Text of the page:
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03.29.16

The Media is Still Awash With Unitary Patent (UPC) Misinformation

Posted in Deception, Europe, Patents at 3:48 pm by Dr. Roy Schestowitz

UPC impact

Summary: The UPC as envisioned behind closed doors by patent lawyers and their big clients (applicants from other countries/continents) is wrongly/misleadingly portrayed in the media as a desirable thing which offers “unity” or something along those lines

IT IS not only the EPO‘s management that’s pushing hard for UPC; many patent lawyers do the same, regardless of what the European public thinks about it. The public hardly even knows about it because there’s no effort to inform the public. This is why we made it a priority.

“The public hardly even knows about it because there’s no effort to inform the public.”Proponents of UPC just keep renaming it, making it harder to keep abreast of. Well, how many names has it got now? Half a dozen so far and now there are at least three. Dodging negative publicity? Uncertain about what the heck they’re doing behind closed doors? Deficient communication? Too many different languages that basically make the UPC impractical and far-fetched? According to this UPC booster: “Of most interest to the AmeriKat, of course, were Sir Robin’s chapters in Part IV on the patent system and, in particular the Unified Patent Court.”

Well, AmeriKat works for a company that's looking to profit from the UPC. AmeriKat basically spent years promoting software patents and now bats for the Establishment by spending a lot of her time treating the UPC as though it’s inevitable (the same tactics which Clinton proponents use at the moment, misleading those who follow the media). MIP, as of today, speaks to “Alice O’Donkor about her role in creating the Unitary Patent and UPC” (nothing to be proud of, as it’s inherently antidemocratic).

To quote the relevant part:

Despite many obstacles along the way, this work culminated in a 2013 agreement between most EU member states to set up a Unitary Patent and Unified Patent Court. The agreement ended decades of deadlock since a single EU patent system was first proposed. It is now expected to come into effect early next year.

“We had to be extremely creative to overcome all types of legal and political difficulties and to find solutions to seemingly unsurmountable problems. That is something that was hard at times, but also very enjoyable,” said Fröhlinger.

She also paid tribute to the “enthusiasm and commitment” to a European project at a time when, in many people’s eyes, the EU does not seem to be moving forward.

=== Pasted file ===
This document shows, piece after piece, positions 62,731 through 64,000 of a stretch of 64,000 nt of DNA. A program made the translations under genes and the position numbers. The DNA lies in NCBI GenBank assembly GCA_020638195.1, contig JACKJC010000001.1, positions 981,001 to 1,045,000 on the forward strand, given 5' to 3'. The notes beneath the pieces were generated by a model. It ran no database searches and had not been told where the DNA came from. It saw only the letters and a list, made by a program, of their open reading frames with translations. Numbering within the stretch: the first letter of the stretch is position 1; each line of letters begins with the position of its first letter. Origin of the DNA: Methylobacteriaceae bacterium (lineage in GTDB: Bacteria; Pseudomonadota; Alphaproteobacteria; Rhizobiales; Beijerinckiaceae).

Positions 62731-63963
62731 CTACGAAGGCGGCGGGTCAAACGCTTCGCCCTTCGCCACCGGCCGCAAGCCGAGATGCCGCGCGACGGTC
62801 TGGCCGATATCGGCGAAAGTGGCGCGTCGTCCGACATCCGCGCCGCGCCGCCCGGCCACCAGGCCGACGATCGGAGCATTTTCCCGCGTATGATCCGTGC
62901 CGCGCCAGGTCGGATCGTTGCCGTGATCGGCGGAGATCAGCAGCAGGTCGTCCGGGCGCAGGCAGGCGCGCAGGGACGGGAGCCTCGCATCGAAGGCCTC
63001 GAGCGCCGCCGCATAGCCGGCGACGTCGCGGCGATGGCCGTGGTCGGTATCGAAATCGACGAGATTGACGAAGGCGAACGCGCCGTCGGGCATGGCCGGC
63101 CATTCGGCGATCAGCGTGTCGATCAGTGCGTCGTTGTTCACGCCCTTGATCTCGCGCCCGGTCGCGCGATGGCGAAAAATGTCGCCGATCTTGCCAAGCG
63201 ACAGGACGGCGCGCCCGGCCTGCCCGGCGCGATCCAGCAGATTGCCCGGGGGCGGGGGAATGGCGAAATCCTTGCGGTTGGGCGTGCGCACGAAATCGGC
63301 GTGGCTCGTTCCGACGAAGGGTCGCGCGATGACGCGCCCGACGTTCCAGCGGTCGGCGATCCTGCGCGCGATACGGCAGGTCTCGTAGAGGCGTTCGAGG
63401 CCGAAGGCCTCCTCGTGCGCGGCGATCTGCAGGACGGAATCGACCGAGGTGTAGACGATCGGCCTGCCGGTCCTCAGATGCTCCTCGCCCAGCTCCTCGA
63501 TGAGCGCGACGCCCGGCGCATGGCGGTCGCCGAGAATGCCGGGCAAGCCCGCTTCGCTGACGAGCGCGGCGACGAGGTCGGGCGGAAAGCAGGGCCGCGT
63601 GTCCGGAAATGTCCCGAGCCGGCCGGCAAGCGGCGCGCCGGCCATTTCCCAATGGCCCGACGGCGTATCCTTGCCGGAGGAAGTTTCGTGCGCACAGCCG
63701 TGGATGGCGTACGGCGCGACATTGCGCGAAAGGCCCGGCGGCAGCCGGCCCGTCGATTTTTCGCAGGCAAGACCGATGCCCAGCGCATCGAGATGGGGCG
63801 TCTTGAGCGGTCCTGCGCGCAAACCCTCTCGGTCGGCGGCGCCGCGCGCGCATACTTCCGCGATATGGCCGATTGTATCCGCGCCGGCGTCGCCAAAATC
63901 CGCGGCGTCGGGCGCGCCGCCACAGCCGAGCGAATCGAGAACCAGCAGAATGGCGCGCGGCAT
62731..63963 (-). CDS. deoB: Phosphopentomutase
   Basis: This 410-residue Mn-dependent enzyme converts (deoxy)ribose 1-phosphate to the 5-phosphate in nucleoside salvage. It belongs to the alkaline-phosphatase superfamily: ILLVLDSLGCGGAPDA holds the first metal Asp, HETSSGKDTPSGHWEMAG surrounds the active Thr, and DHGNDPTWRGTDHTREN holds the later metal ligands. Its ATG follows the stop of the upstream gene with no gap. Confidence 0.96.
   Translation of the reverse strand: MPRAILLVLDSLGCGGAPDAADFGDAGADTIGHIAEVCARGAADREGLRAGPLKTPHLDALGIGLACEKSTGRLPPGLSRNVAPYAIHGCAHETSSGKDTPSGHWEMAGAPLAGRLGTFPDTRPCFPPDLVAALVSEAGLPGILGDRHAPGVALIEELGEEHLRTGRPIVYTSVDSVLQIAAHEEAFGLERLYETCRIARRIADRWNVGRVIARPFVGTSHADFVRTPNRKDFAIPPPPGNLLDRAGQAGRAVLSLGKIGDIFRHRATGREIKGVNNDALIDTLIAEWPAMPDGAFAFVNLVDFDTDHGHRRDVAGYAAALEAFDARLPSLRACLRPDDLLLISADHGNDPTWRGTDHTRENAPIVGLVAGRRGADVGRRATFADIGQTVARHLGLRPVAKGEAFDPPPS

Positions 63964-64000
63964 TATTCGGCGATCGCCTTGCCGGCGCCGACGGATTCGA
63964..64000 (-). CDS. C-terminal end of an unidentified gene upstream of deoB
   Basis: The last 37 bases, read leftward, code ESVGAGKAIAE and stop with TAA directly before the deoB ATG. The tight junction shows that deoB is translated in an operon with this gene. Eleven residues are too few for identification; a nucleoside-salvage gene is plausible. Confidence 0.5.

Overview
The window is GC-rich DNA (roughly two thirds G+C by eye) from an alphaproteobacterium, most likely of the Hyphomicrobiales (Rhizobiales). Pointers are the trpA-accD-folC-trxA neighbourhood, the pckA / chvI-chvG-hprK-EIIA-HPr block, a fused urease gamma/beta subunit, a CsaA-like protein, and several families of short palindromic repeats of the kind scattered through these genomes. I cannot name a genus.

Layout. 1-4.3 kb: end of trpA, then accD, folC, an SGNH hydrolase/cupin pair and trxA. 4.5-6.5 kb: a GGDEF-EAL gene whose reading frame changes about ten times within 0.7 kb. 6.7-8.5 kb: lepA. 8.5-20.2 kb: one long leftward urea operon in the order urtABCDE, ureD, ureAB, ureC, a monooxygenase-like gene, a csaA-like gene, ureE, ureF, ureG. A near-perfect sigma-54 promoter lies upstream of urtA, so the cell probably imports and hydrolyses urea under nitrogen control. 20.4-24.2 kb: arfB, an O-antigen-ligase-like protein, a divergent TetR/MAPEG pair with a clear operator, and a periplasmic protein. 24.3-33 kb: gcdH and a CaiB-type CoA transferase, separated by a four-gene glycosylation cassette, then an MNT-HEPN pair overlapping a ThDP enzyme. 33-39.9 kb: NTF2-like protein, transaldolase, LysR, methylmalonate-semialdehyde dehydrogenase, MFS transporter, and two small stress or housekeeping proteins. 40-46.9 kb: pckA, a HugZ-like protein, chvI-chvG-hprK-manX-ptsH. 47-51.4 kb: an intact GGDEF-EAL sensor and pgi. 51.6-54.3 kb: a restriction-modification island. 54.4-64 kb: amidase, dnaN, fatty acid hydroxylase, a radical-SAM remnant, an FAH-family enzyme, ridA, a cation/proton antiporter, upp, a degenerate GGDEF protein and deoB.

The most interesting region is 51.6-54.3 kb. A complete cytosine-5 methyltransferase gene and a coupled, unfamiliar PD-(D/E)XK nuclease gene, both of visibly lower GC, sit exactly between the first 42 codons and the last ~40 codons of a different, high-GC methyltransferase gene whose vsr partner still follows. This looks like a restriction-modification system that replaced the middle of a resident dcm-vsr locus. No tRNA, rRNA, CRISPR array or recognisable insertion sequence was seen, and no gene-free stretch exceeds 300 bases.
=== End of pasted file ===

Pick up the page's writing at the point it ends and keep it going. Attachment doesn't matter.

One lesson she learned, she said, was not to dwell on difficulties: “You should just think of getting things done and that is amazing what you can do if you are not looking for credit – if you are just trying to get things done.”

Since leaving the European Commission, Fröhlinger has been working at the EPO helping to set up the procedures for the Unitary Patent, and assisting the UPC Preparatory Committee. There is still much work to do before it is ready, she says: “The Unitary Patent is ready; we are trying very hard to help to bring the Unified Patent Court to life.”

WIPR, remarking on the UPC at the end of last week, said: “In the autumn of 2016, Germany is expected to pass draft legislation that will allow for the UPC Agreement to be approved, but there are still some hurdles to overcome, say Ulrich Worm and Benjamin Beck of Mayer Brown.”

“This whole UPC campaign isn’t obeying law or democracy; it’s stomping on both and makes complete mockery of the very notion of democracy (the public was never asked about it, doesn’t participate in the process and so on).”Asking lawyers in Germany (or Mayer Brown International LLP) about the prospects of UPC is like asking a weapons manufacturer about the prospect of future wars (to which they contribute of course). This whole UPC campaign isn’t obeying law or democracy; it’s stomping on both and makes complete mockery of the very notion of democracy (the public was never asked about it, doesn’t participate in the process and so on). Here in today’s British media we see alarmists stating that Brexit would jeoparadise the UPC (even though UPC and EPO are not a EU thing). To quote: “For the European Patent Office (EPO), the body that grants patents, the potential for a Brexit has come at a particularly inconvenient time after several years of efforts to ratify the new unitary patent scheme in Europe.

“The unitary patent is set to be granted by the EPO and will be valid in 26 countries, with a centralised court of enforcement known as the Unified Patent Court (UPC). It was conceived as a way to cut down on the cost, administration and red-tape of filing and enforcing a patent across many European jurisdictions. Under the unitary system, those seeking patent protection in multiple markets can file a single application to the EPO, and if granted, see it have immediate effect across all relevant states and pay a single renewal fee.”

“The UPC would be an absolute disaster for Europe, for the benefit of few very rich Europeans and also some very rich foreigners or patent trolls.”This description of the UPC is highly misleading. It’s almost as though someone from Bristows LLP sent a memo to The Guardian, which did no subsequent fact-checking. The UPC would be an absolute disaster for Europe, for the benefit of few very rich Europeans and also some very rich foreigners or patent trolls. It is disappointing to see the media failing to point this out, instead believing words like “community”, “union”, “unitary”, and “unity” (in reality, further separating the super-rich from everybody else in the economic sense). This also opens the door to software patents in Europe.

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